I want to call attention to the method which is adopted before a man does get those extra rations. The farmer himself has to draw those rations. Strictly, he should hand them out to his men in the way of tea already brewed, and bread and cheese sandwiches, and so forth. But anyone who has had the practical job of distributing those rations knows that that method is very difficult. When one has men working in three or four different parts of the farm at once, it is entirely impracticable to expect the housewife to cut sandwiches, and to make the tea, and to send them to all four corners of the farm. What most of us do is to distribute the rations to the men as fairly and squarely as we can after measuring them on the scales. It was said in this House a short time ago that farmers had not been very co-operative. I think it was said that 20 per cent. of them had not drawn those rations for their men. I have some hesitation in accepting that statement, because I cannot understand that any workman who works for a farmer who refuses to draw his extra rations would remain in his employ for very long. If there are a few cases where the farmers do not draw those rations I think it is simply because of the difficulty in keeping within the law, and of acting as a sort of catering establishment.
I am asking that the farm workers and their families should be treated as fairly
as the miners. I ask for them the same rations as were stated on 24th March to be allotted to the miners. I think that is the least one can expect, because even if the farm workers do get more rations they will not have the opportunity of going to a canteen as the miners have. It has been stated that the miner will have extra food at his canteens as well as extra rations for home consumption. On 6th March, the Prime Minister was asked a Question with regard to extra rations for farm workers, and his reply was:
The environment and distribution of the agricultural community are so different from those of the mining community as to preclude the extension to them of certain measures proposed for increasing the supply of some foods and consumer goods to miners."—[OFFICIAL REPORT, 6th March, 1947; Vol. 434, c. 645.]
I look upon that as a very weak excuse. If it is possible to issue these rations to miners in their canteens, it should be possible to get them out to the farm worker. I want to make it quite plain that I do not grudge the miner his extra rations. Good luck to him, he does a dirty and hard job, and is entitled to all he can get. I claim, however, that the farm worker is entitled to just as much consideration as the mine worker. If it is fair for a man who is going to work a five-day, 40-hour week, it can only be fair that a man who does a seven-day, 70-hour week should be entitled to receive the same rations. There arc many farm workers who do 70 hours a week, and I think it is distinctly unfair that these men should get a piece of meat each week which they could consume at one meal, and, for the rest of the week, have to eat bread and cheese. I do not see that there is any difficulty about the provision of this meat. If there is, then the catering establishments should be cut down, and the meat made available to the farm worker.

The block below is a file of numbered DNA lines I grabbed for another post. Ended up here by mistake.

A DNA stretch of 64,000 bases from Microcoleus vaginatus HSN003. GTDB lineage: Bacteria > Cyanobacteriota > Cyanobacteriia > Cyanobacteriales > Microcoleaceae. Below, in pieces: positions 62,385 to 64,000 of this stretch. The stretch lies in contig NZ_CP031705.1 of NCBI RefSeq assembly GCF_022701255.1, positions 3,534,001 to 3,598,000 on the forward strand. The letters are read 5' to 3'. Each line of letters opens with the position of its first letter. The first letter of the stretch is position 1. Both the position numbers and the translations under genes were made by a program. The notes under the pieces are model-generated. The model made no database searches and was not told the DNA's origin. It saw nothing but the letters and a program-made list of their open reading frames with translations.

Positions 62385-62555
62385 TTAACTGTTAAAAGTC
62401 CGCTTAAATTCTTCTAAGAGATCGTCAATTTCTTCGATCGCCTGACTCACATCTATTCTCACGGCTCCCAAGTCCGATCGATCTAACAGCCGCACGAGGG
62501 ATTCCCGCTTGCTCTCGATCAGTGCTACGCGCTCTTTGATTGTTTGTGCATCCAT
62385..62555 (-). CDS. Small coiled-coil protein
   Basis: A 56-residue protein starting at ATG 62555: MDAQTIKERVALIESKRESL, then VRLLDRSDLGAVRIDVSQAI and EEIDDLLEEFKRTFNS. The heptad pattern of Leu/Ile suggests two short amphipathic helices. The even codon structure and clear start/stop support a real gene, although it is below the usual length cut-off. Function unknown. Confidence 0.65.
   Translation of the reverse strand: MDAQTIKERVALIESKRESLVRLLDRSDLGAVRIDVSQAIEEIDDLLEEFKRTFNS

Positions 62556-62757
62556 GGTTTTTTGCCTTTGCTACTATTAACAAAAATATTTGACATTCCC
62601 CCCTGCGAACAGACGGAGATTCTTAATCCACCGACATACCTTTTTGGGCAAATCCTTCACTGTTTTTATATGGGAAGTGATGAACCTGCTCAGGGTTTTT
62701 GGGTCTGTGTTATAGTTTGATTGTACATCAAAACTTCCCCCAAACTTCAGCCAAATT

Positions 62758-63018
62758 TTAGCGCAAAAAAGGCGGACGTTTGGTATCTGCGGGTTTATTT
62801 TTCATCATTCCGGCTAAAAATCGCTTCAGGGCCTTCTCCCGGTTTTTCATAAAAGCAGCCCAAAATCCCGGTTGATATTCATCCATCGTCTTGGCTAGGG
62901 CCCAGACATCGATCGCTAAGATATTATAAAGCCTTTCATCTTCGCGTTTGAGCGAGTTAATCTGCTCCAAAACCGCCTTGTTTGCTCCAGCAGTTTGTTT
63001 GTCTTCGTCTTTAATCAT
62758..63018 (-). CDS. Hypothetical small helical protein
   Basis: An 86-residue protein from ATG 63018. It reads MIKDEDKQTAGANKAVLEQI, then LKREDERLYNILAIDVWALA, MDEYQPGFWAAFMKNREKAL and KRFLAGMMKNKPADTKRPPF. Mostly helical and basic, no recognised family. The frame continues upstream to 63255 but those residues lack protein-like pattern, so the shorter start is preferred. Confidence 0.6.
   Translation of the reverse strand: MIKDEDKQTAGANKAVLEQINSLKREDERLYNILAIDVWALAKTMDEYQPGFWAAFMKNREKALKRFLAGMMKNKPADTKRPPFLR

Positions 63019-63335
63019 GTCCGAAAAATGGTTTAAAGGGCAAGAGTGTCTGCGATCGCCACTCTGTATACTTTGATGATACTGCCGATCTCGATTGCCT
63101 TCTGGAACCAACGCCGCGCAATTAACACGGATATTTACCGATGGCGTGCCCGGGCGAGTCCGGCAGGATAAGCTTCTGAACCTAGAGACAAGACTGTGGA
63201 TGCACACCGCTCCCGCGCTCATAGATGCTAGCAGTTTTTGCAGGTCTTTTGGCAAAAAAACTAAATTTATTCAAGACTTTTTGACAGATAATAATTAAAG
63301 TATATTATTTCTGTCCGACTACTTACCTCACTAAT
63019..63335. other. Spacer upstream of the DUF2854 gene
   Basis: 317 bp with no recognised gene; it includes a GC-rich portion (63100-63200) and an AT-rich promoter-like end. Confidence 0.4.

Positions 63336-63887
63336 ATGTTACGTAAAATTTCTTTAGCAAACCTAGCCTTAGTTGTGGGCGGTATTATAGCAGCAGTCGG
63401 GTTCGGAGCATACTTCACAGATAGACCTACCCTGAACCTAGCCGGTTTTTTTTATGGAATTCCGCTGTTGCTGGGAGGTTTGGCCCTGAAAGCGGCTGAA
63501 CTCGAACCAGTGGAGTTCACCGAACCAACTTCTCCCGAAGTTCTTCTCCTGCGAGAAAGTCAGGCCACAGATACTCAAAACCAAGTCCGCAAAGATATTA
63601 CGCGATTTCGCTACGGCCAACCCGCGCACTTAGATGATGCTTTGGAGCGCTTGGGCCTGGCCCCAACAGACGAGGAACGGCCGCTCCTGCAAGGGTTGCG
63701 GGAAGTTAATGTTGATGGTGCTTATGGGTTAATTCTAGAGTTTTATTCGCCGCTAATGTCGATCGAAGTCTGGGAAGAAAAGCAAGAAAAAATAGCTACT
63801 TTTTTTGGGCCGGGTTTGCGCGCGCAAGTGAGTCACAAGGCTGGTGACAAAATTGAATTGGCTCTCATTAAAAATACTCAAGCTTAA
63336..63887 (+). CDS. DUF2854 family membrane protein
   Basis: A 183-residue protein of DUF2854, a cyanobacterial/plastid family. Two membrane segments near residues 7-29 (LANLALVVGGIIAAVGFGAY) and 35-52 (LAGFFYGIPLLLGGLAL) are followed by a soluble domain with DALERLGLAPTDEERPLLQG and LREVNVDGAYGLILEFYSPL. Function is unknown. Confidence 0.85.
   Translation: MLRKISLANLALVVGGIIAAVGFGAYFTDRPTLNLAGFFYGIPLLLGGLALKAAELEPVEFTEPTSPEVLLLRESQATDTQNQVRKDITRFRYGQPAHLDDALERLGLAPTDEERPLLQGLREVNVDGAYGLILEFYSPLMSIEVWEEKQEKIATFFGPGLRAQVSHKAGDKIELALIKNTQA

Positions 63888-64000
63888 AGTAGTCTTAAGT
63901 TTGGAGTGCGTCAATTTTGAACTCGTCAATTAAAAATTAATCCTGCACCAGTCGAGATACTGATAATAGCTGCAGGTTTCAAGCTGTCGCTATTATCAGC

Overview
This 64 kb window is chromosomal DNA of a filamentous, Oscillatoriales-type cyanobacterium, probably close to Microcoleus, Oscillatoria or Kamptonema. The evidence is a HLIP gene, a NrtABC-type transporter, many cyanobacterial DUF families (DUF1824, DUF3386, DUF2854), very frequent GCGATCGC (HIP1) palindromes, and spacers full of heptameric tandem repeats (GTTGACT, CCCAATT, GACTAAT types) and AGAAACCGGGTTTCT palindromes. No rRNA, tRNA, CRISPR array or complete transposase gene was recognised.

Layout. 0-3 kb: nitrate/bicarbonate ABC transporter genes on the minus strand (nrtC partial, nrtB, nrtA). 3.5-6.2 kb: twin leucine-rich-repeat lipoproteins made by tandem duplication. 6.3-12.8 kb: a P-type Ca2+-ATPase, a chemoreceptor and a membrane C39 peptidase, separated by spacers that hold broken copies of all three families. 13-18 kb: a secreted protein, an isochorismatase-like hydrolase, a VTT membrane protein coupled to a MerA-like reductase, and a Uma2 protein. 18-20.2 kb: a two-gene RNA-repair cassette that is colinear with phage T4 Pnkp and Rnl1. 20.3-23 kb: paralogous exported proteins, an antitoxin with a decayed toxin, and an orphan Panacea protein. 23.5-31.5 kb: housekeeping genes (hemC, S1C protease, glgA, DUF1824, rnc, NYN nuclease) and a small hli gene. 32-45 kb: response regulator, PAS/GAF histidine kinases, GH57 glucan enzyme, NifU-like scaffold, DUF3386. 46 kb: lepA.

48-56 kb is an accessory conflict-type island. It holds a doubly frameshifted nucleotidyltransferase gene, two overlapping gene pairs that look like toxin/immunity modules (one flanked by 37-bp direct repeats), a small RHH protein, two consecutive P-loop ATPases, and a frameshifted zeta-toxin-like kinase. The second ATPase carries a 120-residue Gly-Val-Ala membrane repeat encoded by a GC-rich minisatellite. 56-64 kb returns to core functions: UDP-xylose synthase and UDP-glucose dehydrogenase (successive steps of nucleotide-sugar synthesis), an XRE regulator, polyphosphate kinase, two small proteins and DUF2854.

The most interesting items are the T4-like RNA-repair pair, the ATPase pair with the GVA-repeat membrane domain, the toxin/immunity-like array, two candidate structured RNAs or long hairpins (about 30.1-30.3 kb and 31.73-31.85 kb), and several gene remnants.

It has been stated that it is a question of how much meat it will take to provide this extra. To give the farm worker an extra pound of meat a week would take 21,000 tons of meat a year, and the cost would be just over £2 million. Today £2 million is not a very large sum of money, and, if I may make a comparison, during the months of January and February, we imported very nearly 2 million pounds worth of grapes and pears into this country, and let it be remembered that three quarters of that importation was from the hard currency areas. I hope it will not be suggested either that the meat is not available or that the cost is too high, because, if we can afford to spend £2 million on grapes and pears in two months, I think we can afford to spend £2 million per annum on the farm worker and his family.
I think I should also say that the record of the farm worker of this country is not equalled by that of any other class of worker. For seven or eight years, he has worked cheerfully through very difficult times, with no strikes and very little absenteeism, and I think the community owes a great debt of gratitude to him. One way in which they could show their gratitude to him would be by giving him the extra rations to which he is entitled. I hope the Parliamentary Secretary will be able to give us some hope that these extra rations will be granted. If we do not get such a promise, I am afraid I shall be a nuisance on many occasions in the future until the Ministry does recognise the importance of this request.
We have to remember that one of the important questions facing this country today is that of the provision of food. We have been through a fuel crisis, and we are now facing a food crisis. We can produce the food we need if we get the men on the land. We have to face up to the fact that, very shortly, 130,000 prisoners of war will be returning to their own countries, and will have to be replaced by other workers. In a short time, the Essential Work Order will be done away with, and I am glad it will be, because I do not want any of my men to stay with me if they can get the chance of a good job elsewhere. The only way to get these men to their jobs is to make life more attractive in the way of extra food and extra houses in which they can live.